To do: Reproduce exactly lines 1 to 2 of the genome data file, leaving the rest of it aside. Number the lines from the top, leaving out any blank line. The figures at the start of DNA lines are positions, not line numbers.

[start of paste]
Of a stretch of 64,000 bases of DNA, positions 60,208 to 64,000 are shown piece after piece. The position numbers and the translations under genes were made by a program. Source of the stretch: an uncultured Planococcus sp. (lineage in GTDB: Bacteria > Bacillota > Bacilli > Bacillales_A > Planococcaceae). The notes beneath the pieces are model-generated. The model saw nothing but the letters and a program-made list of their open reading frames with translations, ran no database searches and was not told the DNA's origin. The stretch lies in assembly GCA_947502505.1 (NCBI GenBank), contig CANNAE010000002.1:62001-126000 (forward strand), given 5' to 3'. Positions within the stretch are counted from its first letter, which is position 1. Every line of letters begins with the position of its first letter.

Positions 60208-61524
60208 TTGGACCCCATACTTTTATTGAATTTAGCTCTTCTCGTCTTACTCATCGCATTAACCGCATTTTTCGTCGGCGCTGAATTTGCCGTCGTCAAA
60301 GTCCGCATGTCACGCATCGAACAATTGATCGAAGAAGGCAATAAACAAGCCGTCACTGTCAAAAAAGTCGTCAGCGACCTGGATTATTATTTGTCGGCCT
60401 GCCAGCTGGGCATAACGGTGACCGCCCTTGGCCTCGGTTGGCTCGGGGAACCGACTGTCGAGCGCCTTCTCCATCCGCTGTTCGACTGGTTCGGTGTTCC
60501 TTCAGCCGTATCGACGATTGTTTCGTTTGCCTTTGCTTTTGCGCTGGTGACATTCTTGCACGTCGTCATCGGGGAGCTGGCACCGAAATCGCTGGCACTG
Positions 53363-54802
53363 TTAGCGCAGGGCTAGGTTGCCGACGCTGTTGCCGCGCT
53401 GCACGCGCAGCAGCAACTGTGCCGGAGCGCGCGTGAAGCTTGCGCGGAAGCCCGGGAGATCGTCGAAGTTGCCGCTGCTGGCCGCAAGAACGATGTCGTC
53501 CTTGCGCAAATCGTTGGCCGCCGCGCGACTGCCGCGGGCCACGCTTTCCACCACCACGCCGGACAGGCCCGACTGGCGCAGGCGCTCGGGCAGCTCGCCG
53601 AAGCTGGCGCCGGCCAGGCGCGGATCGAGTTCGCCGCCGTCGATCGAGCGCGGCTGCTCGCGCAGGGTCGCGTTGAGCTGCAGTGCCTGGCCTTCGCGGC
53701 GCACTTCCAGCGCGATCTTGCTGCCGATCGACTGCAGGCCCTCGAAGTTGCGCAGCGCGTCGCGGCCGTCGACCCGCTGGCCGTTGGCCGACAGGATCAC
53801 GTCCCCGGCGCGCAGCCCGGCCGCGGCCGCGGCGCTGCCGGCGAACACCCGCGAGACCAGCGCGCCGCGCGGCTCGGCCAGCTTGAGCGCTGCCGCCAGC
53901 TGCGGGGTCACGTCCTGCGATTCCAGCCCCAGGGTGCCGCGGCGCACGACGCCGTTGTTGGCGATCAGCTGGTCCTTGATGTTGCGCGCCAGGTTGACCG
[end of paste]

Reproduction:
Of a stretch of 64,000 bases of DNA, positions 60,208 to 64,000 are shown piece after piece. The position numbers and the translations under genes were made by a program. Source of the stretch: an uncultured Planococcus sp. (lineage in GTDB: Bacteria > Bacillota > Bacilli > Bacillales_A > Planococcaceae). The notes beneath the pieces are model-generated. The model saw nothing but the letters and a program-made list of their open reading frames with translations, ran no database searches and was not told the DNA's origin. The stretch lies in assembly GCA_947502505.1 (NCBI GenBank), contig CANNAE010000002.1:62001-126000 (forward strand), given 5' to 3'. Positions within the stretch are counted from its first letter, which is position 1. Every line of letters begins with the position of its first letter.

Positions 60208-61524